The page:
Then, on March 11, LaWanna Clark, 51, of Mariposa, Calif., was killed when the plane she was piloting crashed during a pursuit of coyotes on a cattle ranch near the Grapevine just north of the Los Angeles County line in Kern County. A veteran pilot, she was the first woman to train for the program. Her flight instructor suffered a broken leg.

After that crash, the aerial program was again suspended for 10 days, and the pilot training program halted indefinitely.

Wildlife services deputy administrator Bobby Acord called for an independent review of the department's aviation activities.

The report that resulted calls for immediate steps to improve pilot training, aircraft inspections, maintenance checks and monitoring of flight operations. The most urgent recommendations include hiring an aviation safety and training officer, and an aircraft maintenance chief. The report also recommends that the department switch immediately from piston-engine to jet-turbine engine helicopters.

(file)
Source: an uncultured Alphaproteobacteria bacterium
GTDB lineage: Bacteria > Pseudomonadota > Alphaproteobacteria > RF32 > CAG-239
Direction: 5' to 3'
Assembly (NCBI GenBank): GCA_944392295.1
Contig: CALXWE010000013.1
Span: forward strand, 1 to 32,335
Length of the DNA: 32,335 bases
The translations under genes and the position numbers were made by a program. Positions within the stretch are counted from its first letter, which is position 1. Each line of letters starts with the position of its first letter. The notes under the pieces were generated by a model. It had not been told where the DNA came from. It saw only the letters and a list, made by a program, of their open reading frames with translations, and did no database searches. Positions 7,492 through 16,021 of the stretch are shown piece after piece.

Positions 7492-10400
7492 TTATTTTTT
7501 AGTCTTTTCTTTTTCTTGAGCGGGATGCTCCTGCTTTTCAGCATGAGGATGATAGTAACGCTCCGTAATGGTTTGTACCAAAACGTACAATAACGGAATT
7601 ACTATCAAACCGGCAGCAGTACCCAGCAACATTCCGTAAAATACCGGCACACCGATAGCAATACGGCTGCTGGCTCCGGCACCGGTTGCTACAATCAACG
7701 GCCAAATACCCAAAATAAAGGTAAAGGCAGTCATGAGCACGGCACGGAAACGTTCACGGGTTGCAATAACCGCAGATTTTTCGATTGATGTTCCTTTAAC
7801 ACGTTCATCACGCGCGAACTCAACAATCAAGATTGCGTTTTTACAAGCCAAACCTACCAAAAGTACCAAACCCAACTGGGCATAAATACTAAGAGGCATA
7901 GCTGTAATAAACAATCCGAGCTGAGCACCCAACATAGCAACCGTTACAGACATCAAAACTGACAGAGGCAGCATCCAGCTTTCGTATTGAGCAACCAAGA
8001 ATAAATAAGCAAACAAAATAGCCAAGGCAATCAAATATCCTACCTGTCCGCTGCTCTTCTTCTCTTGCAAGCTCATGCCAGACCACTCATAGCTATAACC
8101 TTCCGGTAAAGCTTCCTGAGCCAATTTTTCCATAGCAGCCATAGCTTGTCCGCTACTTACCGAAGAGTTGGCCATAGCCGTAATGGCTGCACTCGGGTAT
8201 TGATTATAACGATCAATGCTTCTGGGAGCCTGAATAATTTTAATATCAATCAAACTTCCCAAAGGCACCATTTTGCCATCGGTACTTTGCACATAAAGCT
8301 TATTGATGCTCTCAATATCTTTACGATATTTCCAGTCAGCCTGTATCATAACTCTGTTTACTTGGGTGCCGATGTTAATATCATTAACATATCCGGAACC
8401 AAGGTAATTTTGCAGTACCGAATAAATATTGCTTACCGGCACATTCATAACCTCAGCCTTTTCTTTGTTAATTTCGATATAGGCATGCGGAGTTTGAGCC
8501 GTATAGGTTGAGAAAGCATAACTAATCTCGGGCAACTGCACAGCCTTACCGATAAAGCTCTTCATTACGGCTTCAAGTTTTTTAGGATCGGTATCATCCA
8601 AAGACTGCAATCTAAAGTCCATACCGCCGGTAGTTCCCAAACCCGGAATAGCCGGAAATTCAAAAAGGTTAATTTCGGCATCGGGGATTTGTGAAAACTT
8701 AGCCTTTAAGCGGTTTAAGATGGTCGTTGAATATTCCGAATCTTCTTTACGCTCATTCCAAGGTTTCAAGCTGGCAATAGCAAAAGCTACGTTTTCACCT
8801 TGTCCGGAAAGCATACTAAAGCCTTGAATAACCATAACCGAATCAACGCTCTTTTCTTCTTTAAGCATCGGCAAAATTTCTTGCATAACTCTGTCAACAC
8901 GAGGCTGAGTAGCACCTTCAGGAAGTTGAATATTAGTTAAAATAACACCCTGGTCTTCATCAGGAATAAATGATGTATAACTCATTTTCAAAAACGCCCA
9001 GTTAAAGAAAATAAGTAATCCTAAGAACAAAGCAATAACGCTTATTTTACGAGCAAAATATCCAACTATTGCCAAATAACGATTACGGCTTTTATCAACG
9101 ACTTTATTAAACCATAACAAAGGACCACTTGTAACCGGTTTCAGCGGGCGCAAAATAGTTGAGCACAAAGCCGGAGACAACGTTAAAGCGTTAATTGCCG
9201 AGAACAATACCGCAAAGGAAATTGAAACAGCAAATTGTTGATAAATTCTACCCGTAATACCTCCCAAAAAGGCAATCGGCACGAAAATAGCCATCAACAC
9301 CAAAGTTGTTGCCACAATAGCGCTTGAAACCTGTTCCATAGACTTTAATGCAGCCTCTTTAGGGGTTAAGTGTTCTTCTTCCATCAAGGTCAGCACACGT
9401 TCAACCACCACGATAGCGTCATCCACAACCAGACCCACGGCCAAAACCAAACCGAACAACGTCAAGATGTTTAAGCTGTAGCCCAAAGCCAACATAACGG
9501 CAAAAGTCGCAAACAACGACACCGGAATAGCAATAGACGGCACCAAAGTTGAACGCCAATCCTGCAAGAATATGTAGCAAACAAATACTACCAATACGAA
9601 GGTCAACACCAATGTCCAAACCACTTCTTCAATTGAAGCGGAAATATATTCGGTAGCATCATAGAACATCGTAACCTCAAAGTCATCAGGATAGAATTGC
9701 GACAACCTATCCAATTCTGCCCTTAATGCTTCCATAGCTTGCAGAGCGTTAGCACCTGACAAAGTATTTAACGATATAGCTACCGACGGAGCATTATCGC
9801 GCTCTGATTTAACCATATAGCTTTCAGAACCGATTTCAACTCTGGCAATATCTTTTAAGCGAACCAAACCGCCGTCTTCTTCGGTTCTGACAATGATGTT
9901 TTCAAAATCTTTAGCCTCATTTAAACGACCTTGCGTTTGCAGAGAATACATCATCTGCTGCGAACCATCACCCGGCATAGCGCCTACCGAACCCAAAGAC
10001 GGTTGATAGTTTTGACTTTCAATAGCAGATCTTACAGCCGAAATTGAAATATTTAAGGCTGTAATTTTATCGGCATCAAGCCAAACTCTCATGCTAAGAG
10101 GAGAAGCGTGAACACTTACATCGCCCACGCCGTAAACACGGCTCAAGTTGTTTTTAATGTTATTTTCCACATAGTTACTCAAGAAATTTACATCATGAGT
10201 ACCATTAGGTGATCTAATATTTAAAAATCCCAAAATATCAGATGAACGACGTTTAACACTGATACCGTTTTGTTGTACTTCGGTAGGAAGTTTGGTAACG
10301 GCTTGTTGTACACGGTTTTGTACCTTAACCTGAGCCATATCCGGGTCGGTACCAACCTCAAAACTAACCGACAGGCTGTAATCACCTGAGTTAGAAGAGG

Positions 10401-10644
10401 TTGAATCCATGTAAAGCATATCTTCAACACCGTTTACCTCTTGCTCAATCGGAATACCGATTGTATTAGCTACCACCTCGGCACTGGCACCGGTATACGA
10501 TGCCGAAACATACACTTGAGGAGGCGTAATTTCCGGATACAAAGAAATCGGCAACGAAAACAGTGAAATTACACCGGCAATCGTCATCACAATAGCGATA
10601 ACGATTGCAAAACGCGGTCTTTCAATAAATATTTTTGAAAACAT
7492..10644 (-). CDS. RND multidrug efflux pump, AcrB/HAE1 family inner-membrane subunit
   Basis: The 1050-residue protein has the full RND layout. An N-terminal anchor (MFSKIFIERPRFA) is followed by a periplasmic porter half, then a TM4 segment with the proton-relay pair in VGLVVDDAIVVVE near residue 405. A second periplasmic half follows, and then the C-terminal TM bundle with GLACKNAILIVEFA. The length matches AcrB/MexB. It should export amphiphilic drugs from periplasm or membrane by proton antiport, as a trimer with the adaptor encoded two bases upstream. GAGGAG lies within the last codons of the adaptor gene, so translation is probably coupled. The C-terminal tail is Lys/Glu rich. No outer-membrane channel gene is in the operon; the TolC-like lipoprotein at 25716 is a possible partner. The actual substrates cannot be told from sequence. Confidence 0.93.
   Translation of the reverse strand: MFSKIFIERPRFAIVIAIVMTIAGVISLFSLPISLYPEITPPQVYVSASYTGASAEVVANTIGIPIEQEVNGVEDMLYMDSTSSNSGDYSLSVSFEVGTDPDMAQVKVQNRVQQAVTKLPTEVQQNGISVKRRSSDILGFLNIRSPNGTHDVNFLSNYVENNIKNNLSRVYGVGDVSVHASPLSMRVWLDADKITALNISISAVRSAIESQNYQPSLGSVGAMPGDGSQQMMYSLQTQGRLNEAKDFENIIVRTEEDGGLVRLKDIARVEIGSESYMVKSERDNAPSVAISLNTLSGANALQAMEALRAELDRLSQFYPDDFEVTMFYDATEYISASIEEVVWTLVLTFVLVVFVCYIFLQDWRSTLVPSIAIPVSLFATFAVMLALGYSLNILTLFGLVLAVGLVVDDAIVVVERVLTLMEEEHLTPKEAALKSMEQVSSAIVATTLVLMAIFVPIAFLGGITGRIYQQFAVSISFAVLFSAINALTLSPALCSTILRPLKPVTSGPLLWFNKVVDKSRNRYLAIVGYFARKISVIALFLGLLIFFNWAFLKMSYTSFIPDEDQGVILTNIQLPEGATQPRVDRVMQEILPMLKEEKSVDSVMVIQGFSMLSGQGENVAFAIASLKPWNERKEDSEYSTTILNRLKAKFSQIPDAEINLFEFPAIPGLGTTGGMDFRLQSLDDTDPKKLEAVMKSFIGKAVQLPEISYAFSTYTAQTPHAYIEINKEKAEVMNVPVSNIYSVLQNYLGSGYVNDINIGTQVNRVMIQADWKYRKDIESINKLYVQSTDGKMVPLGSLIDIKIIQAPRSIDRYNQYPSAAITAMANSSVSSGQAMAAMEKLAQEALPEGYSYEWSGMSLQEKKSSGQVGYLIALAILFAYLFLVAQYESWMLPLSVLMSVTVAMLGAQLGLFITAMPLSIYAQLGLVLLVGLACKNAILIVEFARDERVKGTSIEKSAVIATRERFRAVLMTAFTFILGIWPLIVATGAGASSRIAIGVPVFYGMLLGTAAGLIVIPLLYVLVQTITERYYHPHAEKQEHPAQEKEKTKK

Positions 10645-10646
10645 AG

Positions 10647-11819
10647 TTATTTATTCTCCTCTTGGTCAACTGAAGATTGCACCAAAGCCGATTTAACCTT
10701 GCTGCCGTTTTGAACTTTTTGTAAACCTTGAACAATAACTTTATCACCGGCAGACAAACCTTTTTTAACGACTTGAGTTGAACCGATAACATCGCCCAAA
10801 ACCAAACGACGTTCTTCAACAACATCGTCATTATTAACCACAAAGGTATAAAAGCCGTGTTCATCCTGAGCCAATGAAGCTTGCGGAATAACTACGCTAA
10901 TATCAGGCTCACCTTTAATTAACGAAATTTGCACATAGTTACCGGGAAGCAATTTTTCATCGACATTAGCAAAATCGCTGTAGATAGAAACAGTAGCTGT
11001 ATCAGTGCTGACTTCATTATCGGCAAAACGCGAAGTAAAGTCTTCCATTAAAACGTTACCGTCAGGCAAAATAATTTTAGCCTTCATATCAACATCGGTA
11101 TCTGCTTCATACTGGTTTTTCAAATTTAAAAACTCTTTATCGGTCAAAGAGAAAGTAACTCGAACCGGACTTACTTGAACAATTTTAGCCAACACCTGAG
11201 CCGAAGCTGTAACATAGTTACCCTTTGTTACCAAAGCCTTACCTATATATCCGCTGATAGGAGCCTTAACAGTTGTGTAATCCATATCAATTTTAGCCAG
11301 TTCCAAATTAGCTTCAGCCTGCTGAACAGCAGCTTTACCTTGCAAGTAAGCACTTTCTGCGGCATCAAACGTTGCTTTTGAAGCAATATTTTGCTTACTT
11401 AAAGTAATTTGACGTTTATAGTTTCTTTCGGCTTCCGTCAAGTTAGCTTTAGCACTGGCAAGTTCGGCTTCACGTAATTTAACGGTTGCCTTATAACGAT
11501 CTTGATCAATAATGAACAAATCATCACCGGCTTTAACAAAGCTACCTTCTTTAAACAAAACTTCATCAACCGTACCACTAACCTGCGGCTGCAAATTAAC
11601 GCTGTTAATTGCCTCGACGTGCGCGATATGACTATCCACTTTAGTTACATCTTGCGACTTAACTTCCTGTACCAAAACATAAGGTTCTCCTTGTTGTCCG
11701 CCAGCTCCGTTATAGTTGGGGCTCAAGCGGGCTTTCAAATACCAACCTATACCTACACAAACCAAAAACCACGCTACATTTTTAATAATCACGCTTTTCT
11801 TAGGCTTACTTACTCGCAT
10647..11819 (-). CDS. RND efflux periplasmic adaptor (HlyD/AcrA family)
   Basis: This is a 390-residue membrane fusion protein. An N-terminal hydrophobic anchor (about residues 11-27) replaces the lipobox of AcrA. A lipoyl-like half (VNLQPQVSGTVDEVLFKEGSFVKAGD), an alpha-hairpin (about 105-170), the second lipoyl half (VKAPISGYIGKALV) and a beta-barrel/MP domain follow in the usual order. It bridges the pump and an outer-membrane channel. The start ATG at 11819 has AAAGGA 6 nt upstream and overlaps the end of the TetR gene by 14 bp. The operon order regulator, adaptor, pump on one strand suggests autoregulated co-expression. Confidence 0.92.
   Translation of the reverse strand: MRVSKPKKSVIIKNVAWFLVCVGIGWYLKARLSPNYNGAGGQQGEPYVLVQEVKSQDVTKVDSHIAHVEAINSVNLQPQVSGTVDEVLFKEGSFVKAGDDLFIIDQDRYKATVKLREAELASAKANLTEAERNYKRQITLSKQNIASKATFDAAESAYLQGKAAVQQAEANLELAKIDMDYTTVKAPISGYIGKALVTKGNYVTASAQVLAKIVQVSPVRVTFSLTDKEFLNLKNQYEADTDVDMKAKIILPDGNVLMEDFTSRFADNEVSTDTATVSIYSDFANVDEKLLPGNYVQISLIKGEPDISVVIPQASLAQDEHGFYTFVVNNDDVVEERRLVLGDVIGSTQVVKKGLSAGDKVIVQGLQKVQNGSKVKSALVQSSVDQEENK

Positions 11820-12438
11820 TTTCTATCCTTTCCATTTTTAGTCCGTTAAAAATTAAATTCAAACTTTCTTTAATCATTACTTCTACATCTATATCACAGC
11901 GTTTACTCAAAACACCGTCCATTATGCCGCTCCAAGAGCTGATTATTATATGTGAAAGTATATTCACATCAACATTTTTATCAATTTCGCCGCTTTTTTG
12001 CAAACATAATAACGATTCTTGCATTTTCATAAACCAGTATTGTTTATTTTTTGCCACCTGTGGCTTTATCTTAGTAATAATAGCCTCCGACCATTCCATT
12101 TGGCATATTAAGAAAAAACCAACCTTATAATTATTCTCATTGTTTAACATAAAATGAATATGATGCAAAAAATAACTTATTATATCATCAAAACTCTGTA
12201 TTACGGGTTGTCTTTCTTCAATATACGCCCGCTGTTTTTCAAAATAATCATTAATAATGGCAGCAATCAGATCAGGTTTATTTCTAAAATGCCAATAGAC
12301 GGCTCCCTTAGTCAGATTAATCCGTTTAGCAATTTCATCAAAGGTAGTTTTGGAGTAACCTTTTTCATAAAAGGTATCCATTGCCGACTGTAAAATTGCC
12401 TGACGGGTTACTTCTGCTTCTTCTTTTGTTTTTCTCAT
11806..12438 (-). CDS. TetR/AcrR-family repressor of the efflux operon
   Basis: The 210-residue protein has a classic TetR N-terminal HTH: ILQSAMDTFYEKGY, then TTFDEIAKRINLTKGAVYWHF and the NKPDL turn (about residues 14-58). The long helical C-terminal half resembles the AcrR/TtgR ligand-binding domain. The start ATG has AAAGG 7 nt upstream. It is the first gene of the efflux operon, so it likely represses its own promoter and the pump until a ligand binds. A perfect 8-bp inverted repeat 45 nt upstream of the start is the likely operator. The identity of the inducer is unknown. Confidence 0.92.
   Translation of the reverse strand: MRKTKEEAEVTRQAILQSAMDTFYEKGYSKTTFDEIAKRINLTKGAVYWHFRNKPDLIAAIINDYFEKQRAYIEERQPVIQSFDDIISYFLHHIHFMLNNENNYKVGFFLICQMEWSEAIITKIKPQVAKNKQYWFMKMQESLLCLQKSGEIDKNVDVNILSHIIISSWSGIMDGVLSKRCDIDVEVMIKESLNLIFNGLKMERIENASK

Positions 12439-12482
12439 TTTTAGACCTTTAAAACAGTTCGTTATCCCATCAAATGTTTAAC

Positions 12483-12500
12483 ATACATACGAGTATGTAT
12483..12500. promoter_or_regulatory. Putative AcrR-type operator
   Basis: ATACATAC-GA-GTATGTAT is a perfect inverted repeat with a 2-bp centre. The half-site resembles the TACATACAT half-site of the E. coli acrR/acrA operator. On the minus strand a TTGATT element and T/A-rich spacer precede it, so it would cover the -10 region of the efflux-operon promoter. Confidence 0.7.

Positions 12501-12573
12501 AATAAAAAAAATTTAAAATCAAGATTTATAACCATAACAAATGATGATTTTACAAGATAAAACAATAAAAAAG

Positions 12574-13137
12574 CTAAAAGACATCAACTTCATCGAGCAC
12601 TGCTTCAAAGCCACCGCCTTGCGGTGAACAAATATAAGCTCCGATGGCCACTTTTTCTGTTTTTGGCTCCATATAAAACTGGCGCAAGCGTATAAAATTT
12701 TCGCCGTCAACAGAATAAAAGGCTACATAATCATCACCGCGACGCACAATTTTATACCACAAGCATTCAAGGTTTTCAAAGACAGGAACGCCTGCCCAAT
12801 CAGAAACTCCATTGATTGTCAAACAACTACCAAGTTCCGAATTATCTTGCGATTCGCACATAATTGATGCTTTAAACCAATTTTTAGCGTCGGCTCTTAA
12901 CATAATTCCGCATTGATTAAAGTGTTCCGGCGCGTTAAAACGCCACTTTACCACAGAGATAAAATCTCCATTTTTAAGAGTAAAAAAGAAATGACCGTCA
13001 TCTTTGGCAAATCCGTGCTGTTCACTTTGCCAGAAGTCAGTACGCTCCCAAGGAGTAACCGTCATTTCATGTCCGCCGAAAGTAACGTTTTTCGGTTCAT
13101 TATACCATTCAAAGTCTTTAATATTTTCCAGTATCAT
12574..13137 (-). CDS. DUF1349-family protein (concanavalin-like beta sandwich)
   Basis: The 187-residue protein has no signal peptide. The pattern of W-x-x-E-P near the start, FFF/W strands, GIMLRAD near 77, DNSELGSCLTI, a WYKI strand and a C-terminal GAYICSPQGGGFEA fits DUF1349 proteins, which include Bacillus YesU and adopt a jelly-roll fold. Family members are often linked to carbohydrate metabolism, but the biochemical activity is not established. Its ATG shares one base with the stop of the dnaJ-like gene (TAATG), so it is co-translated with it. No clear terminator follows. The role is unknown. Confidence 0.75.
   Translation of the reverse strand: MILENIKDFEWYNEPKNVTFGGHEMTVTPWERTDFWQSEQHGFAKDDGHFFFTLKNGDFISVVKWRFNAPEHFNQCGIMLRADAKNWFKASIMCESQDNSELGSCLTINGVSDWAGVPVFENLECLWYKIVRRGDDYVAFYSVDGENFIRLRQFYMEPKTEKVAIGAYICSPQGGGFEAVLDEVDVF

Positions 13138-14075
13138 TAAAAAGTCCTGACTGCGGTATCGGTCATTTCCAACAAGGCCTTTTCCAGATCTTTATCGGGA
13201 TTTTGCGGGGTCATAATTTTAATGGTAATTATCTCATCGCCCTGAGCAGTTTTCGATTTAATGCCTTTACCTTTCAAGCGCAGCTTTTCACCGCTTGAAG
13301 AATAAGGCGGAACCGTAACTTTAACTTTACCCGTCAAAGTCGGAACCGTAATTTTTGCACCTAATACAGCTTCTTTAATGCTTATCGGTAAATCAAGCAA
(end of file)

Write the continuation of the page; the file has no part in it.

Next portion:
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Agriculture officials said they plan to follow the recommendations but are uncertain how they will get the money.

"We don't have an answer yet," said department spokeswoman Robin Porter. "There is not a lot of federal funding in place. But we are going to implement the recommendations."

A portion of the program's costs are paid by the governments of the 12 participating Western states and by ranching cooperatives that contract with the federal agency to reduce growing coyote populations.